Saudi Arabias Crown Prince Mohammed bin Salman (R) takes part in a working session with the US president (not pictured) at the Al Salam Royal Palace in the Saudi coastal city of Jeddah, on July 15, 2022.
Mandel Ngan | AFP | Getty Images
Saudi Arabia announced its commitment to building a nuclear energy program, as well as a pledge to allow greater oversight for atomic energy inspectors, at a time when the kingdom is pushing ahead with its drive to become a more powerful player on the international stage.
The Saudi energy minister said his country would move to much more robust safeguards and checks from the International Atomic Energy Agency, the U.N.’s nuclear watchdog, than it had previously. Under the agency’s Small Quantities Protocol (SQP), the IAEA exempts countries with little or no nuclear material from many inspections and transparency requirements.
“The kingdom has recently taken the decision to rescind its Small Quantities Protocol and to move to the implementation of a full-scope Comprehensive Safeguards Agreement,” Saudi Energy Minister Prince Abdulaziz bin Salman Al Saud said during the annual conference of the IAEA in Vienna on Monday.
“The kingdom is committed through its policy on atomic energy to the highest standards of transparency and reliability,” he said.
The watchdog agency had been pushing the kingdom and other countries with SQPs to switch to the Comprehensive Safeguards Agreement (CSA) for years – IAEA Director General Rafael Grossi called them a “weakness” amid global non-proliferation efforts.
Rafael Grossi, Director General of the International Atomic Energy Agency, arrives for a meeting of the Board of Governors at IAEA headquarters on September 11, 2023 in Vienna, Austria.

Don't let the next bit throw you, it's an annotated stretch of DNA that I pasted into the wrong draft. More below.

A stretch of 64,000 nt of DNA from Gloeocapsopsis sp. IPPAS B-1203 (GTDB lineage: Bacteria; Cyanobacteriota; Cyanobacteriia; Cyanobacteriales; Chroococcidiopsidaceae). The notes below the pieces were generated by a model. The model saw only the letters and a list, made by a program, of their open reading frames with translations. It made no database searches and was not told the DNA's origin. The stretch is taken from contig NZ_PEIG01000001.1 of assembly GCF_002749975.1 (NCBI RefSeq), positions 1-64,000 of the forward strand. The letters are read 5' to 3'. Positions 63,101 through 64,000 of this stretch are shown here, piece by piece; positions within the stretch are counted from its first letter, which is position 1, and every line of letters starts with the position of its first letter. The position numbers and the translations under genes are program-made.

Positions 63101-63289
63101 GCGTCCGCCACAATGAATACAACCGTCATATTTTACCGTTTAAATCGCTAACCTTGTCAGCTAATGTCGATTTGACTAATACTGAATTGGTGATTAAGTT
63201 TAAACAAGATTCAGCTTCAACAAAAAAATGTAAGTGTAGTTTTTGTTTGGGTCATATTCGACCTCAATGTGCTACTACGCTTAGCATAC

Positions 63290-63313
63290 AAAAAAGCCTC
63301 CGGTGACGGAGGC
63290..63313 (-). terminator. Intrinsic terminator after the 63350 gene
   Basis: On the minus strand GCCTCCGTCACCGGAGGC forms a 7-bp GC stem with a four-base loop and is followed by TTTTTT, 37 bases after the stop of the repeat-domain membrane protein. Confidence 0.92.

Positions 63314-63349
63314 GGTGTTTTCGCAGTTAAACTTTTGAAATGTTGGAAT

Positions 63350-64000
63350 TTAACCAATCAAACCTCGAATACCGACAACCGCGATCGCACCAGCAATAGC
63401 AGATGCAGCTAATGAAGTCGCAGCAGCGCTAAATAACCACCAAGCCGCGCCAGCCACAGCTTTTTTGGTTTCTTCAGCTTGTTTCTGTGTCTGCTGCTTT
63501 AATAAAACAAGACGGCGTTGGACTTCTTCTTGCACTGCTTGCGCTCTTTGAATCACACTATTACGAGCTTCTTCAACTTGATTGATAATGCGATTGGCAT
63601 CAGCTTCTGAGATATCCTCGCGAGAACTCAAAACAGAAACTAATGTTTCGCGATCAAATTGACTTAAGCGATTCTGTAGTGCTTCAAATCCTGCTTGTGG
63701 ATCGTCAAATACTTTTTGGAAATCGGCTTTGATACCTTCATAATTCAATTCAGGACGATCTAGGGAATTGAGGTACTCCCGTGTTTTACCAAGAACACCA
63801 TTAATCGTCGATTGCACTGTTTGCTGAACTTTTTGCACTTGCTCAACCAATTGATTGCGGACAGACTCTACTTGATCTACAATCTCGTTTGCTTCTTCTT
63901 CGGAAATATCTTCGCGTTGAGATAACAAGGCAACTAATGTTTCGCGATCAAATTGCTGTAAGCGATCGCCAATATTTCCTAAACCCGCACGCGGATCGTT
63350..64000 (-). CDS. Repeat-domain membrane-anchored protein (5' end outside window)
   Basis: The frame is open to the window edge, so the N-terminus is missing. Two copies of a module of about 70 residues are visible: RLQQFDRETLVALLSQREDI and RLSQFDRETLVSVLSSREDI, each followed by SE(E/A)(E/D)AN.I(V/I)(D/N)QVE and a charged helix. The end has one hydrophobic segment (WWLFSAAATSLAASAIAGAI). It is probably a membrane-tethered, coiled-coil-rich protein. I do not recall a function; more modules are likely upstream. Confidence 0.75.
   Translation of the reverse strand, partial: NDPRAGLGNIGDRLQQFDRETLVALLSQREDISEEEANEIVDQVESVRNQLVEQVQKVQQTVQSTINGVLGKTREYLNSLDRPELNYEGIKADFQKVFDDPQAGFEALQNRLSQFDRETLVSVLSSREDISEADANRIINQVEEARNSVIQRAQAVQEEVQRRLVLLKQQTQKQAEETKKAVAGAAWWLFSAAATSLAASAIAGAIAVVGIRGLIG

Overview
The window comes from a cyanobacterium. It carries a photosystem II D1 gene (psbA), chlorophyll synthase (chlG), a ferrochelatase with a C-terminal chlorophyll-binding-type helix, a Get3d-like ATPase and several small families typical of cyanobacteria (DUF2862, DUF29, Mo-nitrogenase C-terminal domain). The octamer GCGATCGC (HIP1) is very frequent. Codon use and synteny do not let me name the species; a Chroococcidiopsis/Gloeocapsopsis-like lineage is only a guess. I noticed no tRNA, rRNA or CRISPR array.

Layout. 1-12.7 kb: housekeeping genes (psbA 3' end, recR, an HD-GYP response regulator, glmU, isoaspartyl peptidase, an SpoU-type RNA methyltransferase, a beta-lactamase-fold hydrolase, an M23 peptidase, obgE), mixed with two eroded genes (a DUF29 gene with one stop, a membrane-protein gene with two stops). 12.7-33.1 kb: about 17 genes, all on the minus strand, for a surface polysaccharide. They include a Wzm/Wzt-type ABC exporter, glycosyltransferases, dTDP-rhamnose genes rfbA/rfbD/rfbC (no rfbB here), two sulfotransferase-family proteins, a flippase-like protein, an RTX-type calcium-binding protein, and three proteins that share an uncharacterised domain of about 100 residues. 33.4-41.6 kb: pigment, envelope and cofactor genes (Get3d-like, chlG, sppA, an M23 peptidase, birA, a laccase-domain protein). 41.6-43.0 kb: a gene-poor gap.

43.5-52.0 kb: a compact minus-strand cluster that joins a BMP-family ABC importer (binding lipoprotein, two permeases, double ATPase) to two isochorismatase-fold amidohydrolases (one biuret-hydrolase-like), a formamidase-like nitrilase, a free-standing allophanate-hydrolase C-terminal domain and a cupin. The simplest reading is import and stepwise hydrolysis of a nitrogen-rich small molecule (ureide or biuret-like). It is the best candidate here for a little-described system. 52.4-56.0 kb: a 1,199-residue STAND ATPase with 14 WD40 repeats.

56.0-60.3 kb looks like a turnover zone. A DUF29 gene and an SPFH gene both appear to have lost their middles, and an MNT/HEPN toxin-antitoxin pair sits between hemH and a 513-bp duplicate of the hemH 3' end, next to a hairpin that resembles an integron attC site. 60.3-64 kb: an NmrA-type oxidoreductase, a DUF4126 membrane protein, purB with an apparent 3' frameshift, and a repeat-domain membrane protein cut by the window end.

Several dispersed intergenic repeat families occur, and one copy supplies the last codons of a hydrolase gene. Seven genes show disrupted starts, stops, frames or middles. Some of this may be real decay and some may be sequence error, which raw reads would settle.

Thomas Kronsteiner | Getty Images
In a post on social media platform X, Grossi wrote: “We signed an agreement for #SaudiArabia to provide the @IAEAorg with junior professional officers, marking a significant step in nuclear expertise and cooperation,” and thanked the kingdom for its support.
The announcement put the spotlight on the kingdom’s nascent nuclear energy efforts — Saudi Arabia has a small nuclear reactor, a research unit set up with the help of Argentina, that it has not yet put into operation. Moving to the CSA will enable the kingdom to access fissile material and start running the reactor, which would make it the second Arab country in the world with a nuclear energy program after the United Arab Emirates.
“I look forward to receiving Saud Arabia’s formal communication about its decision,” Grossi said late Monday. “The IAEA stands ready to provide support in this regard.”
The Saudi energy minister did not comment on whether his country would also join the IAEA’s Additional Protocol, which requires more thorough oversight including snap inspections.
Concerns of a Middle East arms race
Prince Abdulaziz’s comments come amid increasing concern among nuclear nonproliferation experts and lawmakers about Saudi Arabia’s intentions with the technology. Saudi Crown Prince Mohammed bin Salman said in a recent wide-ranging interview with Fox News that if Iran developed nuclear weapons, Saudi Arabia would too. He initially made the same assertion in an interview with CBS in 2018.